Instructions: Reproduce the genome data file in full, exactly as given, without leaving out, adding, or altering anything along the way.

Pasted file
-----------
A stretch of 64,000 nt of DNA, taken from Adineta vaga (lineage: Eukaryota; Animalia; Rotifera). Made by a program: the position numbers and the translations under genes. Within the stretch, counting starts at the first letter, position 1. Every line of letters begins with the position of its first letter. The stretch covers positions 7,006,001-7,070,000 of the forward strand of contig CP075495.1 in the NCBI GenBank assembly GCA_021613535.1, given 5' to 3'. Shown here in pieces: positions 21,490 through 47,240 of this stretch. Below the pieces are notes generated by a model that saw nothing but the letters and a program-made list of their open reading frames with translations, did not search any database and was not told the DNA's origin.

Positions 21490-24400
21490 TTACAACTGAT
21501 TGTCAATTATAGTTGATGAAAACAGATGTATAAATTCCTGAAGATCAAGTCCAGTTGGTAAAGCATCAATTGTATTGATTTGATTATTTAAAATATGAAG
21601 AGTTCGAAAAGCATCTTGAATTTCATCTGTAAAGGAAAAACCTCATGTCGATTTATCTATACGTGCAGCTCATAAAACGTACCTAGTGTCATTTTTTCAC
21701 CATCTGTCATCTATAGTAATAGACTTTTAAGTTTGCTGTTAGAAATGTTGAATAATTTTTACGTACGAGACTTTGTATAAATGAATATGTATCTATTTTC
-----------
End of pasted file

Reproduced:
A stretch of 64,000 nt of DNA, taken from Adineta vaga (lineage: Eukaryota; Animalia; Rotifera). Made by a program: the position numbers and the translations under genes. Within the stretch, counting starts at the first letter, position 1. Every line of letters begins with the position of its first letter. The stretch covers positions 7,006,001-7,070,000 of the forward strand of contig CP075495.1 in the NCBI GenBank assembly GCA_021613535.1, given 5' to 3'. Shown here in pieces: positions 21,490 through 47,240 of this stretch. Below the pieces are notes generated by a model that saw nothing but the letters and a program-made list of their open reading frames with translations, did not search any database and was not told the DNA's origin.

Positions 21490-24400
21490 TTACAACTGAT
21501 TGTCAATTATAGTTGATGAAAACAGATGTATAAATTCCTGAAGATCAAGTCCAGTTGGTAAAGCATCAATTGTATTGATTTGATTATTTAAAATATGAAG
21601 AGTTCGAAAAGCATCTTGAATTTCATCTGTAAAGGAAAAACCTCATGTCGATTTATCTATACGTGCAGCTCATAAAACGTACCTAGTGTCATTTTTTCAC
21701 CATCTGTCATCTATAGTAATAGACTTTTAAGTTTGCTGTTAGAAATGTTGAATAATTTTTACGTACGAGACTTTGTATAAATGAATATGTATCTATTTTC